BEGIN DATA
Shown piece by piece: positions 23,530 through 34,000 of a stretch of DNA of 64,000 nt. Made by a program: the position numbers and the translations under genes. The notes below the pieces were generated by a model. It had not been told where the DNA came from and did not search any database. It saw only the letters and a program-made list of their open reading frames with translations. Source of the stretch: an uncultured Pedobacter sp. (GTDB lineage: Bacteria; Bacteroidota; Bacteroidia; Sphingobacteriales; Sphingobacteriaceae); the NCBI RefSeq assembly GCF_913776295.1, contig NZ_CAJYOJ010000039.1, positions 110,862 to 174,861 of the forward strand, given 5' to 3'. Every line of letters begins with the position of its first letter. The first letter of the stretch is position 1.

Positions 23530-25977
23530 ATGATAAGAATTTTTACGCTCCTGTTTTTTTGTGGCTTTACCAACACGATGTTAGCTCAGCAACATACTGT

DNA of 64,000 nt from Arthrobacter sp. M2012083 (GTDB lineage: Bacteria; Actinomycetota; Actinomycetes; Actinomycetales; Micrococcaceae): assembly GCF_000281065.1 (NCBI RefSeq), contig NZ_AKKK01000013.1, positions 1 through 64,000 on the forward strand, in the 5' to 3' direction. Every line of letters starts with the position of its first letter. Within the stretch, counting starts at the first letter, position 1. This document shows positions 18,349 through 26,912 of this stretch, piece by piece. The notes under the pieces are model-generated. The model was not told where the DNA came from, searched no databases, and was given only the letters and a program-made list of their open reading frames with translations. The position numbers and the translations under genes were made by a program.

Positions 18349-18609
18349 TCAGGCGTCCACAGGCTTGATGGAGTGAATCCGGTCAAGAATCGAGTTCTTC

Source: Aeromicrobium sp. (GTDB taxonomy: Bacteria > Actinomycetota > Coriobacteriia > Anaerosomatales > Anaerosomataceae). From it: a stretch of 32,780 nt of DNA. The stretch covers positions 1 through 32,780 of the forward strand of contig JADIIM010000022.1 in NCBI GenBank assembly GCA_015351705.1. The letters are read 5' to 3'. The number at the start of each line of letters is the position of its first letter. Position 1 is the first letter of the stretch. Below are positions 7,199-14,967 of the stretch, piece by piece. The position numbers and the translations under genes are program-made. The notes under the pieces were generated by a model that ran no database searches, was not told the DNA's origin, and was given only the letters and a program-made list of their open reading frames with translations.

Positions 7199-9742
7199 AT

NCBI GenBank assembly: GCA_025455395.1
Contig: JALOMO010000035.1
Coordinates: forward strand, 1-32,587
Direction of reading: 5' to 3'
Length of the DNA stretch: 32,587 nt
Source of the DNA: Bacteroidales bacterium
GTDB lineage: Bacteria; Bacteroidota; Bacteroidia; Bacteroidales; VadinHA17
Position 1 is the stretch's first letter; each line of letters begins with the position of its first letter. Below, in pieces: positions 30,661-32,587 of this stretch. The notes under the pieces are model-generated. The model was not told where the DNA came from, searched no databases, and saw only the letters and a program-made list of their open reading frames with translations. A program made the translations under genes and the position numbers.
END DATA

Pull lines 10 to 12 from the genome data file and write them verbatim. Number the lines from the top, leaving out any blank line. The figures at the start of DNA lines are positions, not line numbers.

NCBI GenBank assembly: GCA_025455395.1
Contig: JALOMO010000035.1
Coordinates: forward strand, 1-32,587